Alzheimer’s and Dementia Caregiver Resources

Stress seems to be almost a badge of honor these days, in both the workplace and at home: if we aren’t multitasking, texting, and dashing between commitments, we’re not getting enough accomplished.

For caregivers, however, this scenario is all too real — and stressful. In a recent Merrill Lynch study, 80 percent of Americans say caregiving is “the new normal”. While fewer than half of those 50+ believe they’re likely to need care at some point in their lives, the reality is, seven in ten Americans turning 65 today will need care for prolonged periods.

Signs of Caregiver Stress

Many people in midlife are caring for elderly parents or other loved ones in an invisible and underappreciated role. And the cost isn’t just emotional and physical; it’s also financial. The price tag for informal caregiving in the U.S. is a staggering $522 billion a year, according to a RAND Corporation study. If these family members and friends were replaced with skilled nursing care, the cost would jump to $642 billion annually.

The majority of these caregivers are also in the workforce, which means they’re losing income due to unpaid time spent caring for loved ones. Not to mention losing sleep, quality of life and relationships, and often their own health.

Clearly, caregiving is an essential need, so it’s equally essential that care providers know how to take care of themselves. Caregiver burnout is common, especially for those caring for loved ones with Alzheimer’s and other forms of dementia.

Symptoms of caregiver stress can include:

  •     Feeling tired all the time
  •     Difficulty concentrating
  •     Trouble sleeping
  •     Overreacting, or feeling irritable and anxious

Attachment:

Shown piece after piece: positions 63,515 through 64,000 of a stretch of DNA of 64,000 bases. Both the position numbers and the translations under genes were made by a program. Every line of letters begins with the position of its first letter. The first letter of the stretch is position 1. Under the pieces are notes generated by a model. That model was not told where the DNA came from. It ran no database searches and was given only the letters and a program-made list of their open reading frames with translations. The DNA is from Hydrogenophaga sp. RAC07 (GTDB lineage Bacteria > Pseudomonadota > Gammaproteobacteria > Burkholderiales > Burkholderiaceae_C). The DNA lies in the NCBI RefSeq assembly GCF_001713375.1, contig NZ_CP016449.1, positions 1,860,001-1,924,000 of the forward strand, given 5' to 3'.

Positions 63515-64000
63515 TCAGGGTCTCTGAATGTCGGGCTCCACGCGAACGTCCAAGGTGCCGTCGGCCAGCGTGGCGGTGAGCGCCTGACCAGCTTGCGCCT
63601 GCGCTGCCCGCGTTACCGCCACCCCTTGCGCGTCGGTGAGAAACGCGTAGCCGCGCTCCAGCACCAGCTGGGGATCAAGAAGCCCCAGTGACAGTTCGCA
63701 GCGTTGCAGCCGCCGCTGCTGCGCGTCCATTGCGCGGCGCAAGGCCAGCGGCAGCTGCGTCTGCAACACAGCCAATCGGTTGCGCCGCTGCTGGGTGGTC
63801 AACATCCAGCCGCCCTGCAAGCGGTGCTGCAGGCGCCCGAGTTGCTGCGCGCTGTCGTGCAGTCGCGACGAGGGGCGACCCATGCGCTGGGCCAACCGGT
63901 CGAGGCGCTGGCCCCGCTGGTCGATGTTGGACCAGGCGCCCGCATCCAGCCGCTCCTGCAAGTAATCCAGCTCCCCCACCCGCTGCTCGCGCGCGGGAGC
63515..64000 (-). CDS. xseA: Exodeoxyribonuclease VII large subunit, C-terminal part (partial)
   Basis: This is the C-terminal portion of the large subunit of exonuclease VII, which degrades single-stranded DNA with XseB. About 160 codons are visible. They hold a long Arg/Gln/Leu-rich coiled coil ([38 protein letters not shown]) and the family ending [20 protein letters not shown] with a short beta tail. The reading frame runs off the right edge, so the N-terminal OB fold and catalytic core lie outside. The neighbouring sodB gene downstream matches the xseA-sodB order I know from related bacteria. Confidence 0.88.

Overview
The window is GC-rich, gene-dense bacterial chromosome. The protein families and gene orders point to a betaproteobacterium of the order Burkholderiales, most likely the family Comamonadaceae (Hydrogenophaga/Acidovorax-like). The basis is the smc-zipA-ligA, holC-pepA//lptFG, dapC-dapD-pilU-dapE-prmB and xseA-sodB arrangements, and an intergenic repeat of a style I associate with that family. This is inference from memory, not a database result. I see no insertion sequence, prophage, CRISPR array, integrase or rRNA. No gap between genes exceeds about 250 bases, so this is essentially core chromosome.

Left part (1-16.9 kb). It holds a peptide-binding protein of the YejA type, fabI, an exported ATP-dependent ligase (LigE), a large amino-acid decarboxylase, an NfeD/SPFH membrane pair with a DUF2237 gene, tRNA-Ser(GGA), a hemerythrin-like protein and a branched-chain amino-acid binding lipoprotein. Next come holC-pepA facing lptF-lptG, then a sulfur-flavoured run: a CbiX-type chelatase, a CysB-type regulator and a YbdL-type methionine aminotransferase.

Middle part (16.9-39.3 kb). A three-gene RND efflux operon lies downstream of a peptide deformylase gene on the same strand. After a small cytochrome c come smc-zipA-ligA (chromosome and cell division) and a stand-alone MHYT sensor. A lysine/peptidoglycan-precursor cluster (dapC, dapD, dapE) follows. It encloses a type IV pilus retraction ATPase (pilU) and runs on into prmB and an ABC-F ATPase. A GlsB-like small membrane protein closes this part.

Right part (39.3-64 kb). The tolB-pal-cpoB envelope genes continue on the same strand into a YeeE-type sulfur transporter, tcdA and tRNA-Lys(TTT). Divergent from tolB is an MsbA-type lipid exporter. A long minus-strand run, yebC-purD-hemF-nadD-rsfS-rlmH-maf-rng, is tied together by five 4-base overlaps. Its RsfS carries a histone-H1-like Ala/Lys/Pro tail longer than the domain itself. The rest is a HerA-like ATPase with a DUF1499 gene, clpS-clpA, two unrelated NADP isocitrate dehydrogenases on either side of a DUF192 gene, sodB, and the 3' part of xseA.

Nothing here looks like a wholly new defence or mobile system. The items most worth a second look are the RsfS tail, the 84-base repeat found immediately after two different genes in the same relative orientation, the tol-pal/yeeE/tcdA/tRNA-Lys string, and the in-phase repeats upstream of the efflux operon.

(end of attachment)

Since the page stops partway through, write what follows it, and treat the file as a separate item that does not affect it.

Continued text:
•     Feeling numb, as though nothing you do matters
  •     New or worsening health problems
  •     Drinking, smoking, or eating poorly.

Self Care for the Caregiver

Beyond taking excellent care of your senior loved one who has Alzheimer’s or another form of dementia, it’s vital that caregivers take quality care of themselves. This is why airline emergency instructions advise passengers traveling with young children, “Put your own oxygen mask on first.” 

Here are nine strategies for dealing with caregiver stress in order to avoid burnout:

  •     Ask for help. Let family and friends know when you need a break. It might be something as simple as having them stay with your loved one while you catch up on errands or take a walk. Be willing to speak up, and to say “yes” when someone offers help.
  •     Get good quality sleep. We all require different amounts of sleep. Whether you function best on six hours or eight, restorative sleep will go a long way towards enhancing your outlook, helping to maintain your health and reduce stress.
  •     Seek support. Everyone needs a support system — especially people who work in service professions. A caregiver support group can provide validation and encouragement for what you’re experiencing, as well as problem-solving strategies for difficult situations. 
  •     Consider community care. Adult Day Centers and respite care for dementia patients can provide a family caregiver with the time off they need to feel refreshed and able to continue in their caregiving role. If memory care is the next best step for your loved one, community care will also provide the support to make the transition.